By CHARLES OWENS
Bluefield Daily Telegraph
In a week with headlines dominated by Peyton Manning, Tim Tebow and the theatrical release of “The Hunger Games,” the ongoing presidential campaign felt almost like a sidenote. The lack of politics — at least for a single week — was almost comforting.
But a political storm is brewing. In the newsroom, we get lots of phone calls each day, and many of these are political in nature. In fact, we spend a good chunk of our day on the telephone talking to different people — and normally we are not the ones making the phone calls. Lately, a lot of these calls have been political in nature.
I’ve been getting quite a few in recent days from a myriad of different political groups and organizations — all of which are demanding the attention of the newspaper for their stated or unstated political agenda. They usually have catchy names that give no indication of what political party or organization they are supporting — Democrat, Republican, Tea Party or other.
I also get emails — seemingly on a daily basis now from former Virginia Gov. Tim Kaine — who is locked in a closely watched U.S. Senate race with another former Virginia governor, George Allen. I’m not for sure how I ended up on Kaine’s campaign mailing list, but his email letters are always very cordial, and normally begin with the phrase “Dear Charles.” So far I haven’t received any personalized emails from Allen, but I’m sure they will be coming. In fact, a campaign staffer at Allen’s headquarters is probably reading this as we speak, and is most likely adding my email address to their campaign mass mailers. So if I start getting daily emails from Allen as well as Kaine, I guess I can only blame myself.
Maybe Allen will remember me as the reporter who interviewed him a couple of times in the past about purchasing his favorite toothpaste at New Graham Pharmacy in Bluefield, Va. He considers purchasing toothpaste and toothbrushes from New Graham Pharmacy as a good luck charm for his campaign.
And maybe Kaine remembers me as the reporter who got him and Joe Manchin together for a joint interview and photo op in Wythe County several years ago when a new Appalachian Power line was energized for the region. Both men were governors of their respective states at the time.
It’s not unusual for politicians to launch a mass media blitz during an election year, but you can also sense that the floodgates are about to open — and open unusually early this year. Soon, more than half of my daily emails will probably be political in nature.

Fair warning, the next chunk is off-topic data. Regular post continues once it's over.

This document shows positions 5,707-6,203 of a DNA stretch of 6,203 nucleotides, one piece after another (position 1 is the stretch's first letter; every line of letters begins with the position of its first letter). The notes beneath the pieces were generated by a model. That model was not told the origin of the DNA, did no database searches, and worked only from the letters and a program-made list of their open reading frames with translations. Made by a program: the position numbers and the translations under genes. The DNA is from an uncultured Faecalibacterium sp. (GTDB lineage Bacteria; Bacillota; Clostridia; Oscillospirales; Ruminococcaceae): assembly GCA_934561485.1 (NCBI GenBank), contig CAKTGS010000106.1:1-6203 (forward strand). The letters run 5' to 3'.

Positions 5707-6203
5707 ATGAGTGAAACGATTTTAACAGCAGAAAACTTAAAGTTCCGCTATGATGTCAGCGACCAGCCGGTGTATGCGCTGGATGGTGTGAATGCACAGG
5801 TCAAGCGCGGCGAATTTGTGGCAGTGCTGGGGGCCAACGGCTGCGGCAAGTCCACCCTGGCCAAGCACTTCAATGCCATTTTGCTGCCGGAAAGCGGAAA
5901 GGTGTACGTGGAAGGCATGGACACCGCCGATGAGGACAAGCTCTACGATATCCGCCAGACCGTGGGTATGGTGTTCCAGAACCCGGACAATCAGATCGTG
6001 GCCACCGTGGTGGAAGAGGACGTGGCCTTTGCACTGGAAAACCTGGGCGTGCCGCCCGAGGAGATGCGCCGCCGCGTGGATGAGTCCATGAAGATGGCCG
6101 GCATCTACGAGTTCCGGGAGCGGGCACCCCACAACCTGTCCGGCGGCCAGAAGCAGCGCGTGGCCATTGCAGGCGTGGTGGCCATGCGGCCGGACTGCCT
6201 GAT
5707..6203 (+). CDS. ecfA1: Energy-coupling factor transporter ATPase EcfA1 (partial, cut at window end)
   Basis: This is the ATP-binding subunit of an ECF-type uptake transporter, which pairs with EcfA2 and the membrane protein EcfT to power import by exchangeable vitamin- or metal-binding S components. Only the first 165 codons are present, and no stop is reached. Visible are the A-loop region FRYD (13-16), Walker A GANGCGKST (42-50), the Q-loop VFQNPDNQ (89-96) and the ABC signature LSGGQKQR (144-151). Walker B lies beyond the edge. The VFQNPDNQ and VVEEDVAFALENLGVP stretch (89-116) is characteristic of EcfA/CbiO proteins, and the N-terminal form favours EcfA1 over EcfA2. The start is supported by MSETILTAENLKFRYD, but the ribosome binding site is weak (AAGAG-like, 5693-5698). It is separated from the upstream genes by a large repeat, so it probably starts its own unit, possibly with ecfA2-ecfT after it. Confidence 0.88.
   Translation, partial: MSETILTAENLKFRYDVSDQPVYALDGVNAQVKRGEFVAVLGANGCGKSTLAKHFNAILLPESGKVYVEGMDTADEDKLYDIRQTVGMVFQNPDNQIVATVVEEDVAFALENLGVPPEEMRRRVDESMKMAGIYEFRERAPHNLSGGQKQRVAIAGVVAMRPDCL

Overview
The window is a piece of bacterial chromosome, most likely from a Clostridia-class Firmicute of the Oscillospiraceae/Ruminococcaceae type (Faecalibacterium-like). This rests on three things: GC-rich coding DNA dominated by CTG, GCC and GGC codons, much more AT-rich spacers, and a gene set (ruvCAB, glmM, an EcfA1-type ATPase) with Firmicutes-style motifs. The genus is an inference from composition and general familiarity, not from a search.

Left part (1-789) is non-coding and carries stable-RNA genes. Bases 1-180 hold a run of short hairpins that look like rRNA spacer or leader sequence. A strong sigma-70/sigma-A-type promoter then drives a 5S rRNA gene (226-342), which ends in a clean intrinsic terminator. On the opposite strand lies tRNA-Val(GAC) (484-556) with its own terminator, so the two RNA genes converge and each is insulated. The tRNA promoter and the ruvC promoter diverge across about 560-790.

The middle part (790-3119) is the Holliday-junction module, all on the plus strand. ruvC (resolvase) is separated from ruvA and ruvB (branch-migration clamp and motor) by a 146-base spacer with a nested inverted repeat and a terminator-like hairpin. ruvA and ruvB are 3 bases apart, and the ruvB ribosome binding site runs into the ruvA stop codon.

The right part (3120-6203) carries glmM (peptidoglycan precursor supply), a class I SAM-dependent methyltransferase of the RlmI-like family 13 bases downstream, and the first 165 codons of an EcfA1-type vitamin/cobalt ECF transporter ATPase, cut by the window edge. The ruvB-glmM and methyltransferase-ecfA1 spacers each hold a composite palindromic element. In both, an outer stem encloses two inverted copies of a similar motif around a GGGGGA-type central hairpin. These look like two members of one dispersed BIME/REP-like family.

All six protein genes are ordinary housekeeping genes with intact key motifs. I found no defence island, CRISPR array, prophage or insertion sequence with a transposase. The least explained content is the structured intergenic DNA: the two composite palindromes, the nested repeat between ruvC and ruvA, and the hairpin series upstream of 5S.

Politics are heating up in other areas as well. The Supreme Court is continuing its deliberations today over the legality of the Patient Protection and Affordable Care Act, or Obamacare if you will for short, and protests against and some press conferences and gatherings in support of the landmark legislation are popping up across the country.
The Occupy Wall Street Protesters also are getting started again promising to add another new — and unpredictable — wrinkle to this prolonged election year. I guess it’s only a matter of time before an Occupy Wall Street protest is organized in the region. But where would they protest? I for one am still a little confused about what the group is protesting. They need a much clearer message if they are to become a legitimate political force.
Gas prices also have become the biggest political debate of the moment. They are still climbing, and folks are becomingly increasingly upset about the situation. Yes, you can travel across the state line border to get cheaper gas in Virginia, but you are still ultimately paying a small fortune to keep a vehicle on the road.
When you own two vehicles, the small fortune becomes a much larger expense. And so far, we haven’t seen much action when it comes to gas prices from Washington — just a lot of finger pointing and blame being assigned to the respective political parties.
And this blame game is happening despite a recent Gallop poll that found 85 percent of all Americans believe Congress and the president should take action to address gas prices.
If gas prices continue to climb — look for the fuel crisis to play a significant role in the fall campaign. Everyone is impacted by gas prices, and buying a new, and smaller vehicle with better gas mileage, isn’t an option for most folks.
Wow. It’s enough to give you a headache when you stop and actually think about it. And the May primary election is now just a little more than a month away. It is too bad we can’t spend all year talking about Peyton Manning and Tim Tebow instead.